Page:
Another Audition Failure (Tone)

Discussion in 'Trumpet Discussion' started by garmeth, Feb 2, 2012.

  1. rowuk

    rowuk Moderator Staff Member

    Jun 18, 2006
    Everyone can read your original post. It is still here. There could be a valid reason why no one remembers it. Could also have to do with also being the only one who discounts physics.

    I am not so quick to discount the judges - even although the club robinson approach is more of what everyone WANTS to hear. Garmeth is on a good path. Plenty of tunes and simply slowing down. I am sure that if we dig a bit, we will find much more to work on to stabilize Garmeths playing.

    It is a pretty good lesson in life to learn that you very often have trouble moving forward when you pee on the leg of the conductor or your boss.

    The semantic game of "bright" in a high school setting and "bright"(I prefer the word "brilliant") in a professional setting does give us insight in the science of perception. Learning to understand the difference is part of becoming a more mature player and teacher. Funny how even the clarinet or viola player conductors only bitch about LOUD from pros, never about "bright". In high school settings it is almost 100% the other way around.

    In the case of auditions we also have psychological factors that lead to various results as well. For those of you that think that other players give trumpet players a bum rap, I say think again. The principles of solid musicianship are the same for all instruments. Trumpet players that are occasionally on receive instead of only transmit discover a completely different world where cohabitation is a reality. In that world, LOUD also has a place, just not in a binary way.
    Last edited: Feb 6, 2012
  2. Local 357

    Local 357 Banned

    Jul 1, 2011

    Take note of Rowuks debating style: he can not refute my ideas because he can not comprehend them. It's like he's missing one of the five human senses or something. A complete blockage of most everything i write. So he does like others do who can not understand new ideas: he puts words in my mouth. Making the typical straw man arguments. Don't fall for it.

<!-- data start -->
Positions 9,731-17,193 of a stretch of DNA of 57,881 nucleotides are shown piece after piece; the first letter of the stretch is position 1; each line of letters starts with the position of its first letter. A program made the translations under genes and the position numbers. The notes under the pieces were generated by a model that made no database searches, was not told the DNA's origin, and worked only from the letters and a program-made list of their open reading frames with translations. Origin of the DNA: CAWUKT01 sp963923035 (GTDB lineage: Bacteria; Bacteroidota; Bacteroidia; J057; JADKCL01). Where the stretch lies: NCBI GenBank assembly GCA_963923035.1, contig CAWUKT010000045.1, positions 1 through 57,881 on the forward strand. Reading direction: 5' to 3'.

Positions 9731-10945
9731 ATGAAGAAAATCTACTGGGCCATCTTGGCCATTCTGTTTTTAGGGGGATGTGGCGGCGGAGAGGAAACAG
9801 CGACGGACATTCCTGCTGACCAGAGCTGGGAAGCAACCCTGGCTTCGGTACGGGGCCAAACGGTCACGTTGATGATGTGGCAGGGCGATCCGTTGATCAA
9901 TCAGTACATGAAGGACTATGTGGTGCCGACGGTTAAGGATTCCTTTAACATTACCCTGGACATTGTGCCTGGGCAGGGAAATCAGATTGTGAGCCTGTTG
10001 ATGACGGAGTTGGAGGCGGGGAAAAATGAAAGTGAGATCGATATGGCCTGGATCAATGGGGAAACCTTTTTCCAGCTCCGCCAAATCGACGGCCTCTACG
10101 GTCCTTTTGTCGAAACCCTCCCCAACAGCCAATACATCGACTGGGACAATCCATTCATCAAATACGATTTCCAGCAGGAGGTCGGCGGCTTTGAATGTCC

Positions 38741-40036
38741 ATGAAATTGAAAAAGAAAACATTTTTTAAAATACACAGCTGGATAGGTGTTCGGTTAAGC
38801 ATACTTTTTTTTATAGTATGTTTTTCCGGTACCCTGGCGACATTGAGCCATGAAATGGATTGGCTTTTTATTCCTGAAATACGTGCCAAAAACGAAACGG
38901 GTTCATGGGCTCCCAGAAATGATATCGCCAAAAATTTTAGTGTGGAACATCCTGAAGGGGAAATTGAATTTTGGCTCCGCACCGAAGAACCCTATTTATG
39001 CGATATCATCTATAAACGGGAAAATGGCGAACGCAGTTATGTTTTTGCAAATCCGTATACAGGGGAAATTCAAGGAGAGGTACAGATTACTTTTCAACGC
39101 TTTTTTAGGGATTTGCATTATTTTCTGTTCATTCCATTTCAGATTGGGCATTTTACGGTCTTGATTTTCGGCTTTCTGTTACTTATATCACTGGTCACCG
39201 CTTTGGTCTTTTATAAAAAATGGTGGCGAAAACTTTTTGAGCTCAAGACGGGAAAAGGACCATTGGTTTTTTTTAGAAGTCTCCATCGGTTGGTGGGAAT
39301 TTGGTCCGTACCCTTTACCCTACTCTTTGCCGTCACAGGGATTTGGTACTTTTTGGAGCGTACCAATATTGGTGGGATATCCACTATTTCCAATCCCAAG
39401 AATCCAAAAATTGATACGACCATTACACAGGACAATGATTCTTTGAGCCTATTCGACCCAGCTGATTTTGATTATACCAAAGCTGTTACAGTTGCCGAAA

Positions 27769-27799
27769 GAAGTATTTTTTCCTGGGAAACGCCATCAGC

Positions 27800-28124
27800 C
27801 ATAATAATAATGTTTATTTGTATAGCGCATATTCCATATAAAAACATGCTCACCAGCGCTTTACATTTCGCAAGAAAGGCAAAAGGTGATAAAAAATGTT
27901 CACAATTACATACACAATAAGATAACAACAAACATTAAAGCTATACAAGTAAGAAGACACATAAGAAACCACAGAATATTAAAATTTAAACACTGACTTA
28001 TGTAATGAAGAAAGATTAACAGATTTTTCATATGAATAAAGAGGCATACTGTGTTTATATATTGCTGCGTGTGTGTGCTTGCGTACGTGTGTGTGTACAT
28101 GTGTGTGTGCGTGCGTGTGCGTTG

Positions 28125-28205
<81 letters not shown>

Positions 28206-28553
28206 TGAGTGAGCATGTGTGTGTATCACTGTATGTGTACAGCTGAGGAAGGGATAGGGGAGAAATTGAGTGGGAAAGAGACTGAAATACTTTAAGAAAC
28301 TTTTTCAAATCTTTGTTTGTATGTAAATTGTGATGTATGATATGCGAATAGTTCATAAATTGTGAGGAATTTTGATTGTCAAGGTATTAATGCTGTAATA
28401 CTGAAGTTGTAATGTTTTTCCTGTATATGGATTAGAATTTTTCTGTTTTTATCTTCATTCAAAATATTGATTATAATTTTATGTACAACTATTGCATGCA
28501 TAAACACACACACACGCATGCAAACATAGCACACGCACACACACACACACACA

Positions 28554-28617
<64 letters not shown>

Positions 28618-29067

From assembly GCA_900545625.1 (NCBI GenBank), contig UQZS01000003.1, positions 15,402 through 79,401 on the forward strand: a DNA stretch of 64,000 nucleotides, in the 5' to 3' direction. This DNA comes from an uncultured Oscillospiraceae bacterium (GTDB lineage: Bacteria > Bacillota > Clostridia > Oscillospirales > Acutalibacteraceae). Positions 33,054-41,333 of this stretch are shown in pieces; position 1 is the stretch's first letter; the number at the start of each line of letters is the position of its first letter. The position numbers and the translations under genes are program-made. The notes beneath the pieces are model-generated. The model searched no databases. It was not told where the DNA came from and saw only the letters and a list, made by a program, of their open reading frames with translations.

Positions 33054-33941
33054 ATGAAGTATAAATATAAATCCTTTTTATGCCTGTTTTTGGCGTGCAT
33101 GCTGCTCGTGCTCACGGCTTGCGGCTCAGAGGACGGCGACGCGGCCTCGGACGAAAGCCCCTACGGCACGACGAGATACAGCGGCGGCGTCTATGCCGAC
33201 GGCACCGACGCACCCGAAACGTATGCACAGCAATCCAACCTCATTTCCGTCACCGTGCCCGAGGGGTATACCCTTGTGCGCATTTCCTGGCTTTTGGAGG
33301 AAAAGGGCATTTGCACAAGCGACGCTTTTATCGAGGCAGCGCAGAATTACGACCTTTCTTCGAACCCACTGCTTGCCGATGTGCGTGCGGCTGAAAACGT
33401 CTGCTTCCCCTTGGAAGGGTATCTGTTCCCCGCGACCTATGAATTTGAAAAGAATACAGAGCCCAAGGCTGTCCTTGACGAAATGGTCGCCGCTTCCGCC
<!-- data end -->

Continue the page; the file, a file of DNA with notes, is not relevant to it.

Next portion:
I have never denied the value of physics in trumpet playing at all. Only that in the context of the many failed 19th century ideas STILL often presented that the average instructor ought not teach them to his trumpet students. We can not expect the ordinary instructor to understand the physics because he has never seen them addressed adequately. So how can the instructor possibly help when he has no idea of the physics involved? When his own ideas would violate physical law??? Nothing can do that outside of fantasy and magic...

    One can not give away what he doesn't have. Provable statistically that all chop systems have a high failure rate. Stevens, Gordon, Maggio, Caruso even Reinhardt though his was better than the others.

    So i have occasionally declared that the trumpet instructor should not go much further than the "Just tongue and blow" concept. For one because it is simple and two because it works at least as well as anything else and usually better.

    It is only above the High D that the physics must often be understood in order for the trumpet player not blessed with natural range ability to excel.

    I would appreciate it if this MODERATOR would not put his petty grievances on display in the main forum. After all a moderator ought be held to a higher standard than the average schmoe who posts here. It's called "positive decorum" and i shouldn't have to explain this to Rowuk. There is a very effective system of private messages to handle his discontent. However if Rowuk CONTINUES his line of personal attacks i will oblige him by pointing out his numerous deficiencies in the understanding of trumpet teaching techniques. I would prefer not to do this but it is he (Rowuk) who always seems to set the ball rolling.

    First please check your ego at the door and prepare to be b-tch slapped before debating me on the physics. Better yet BECOME TEACHABLE. Stop putting words in my mouth too. There's nothing wrong in admitting one made a mistake or lacks a certain knowledge. It takes a big man to realize this and hold himself accountable.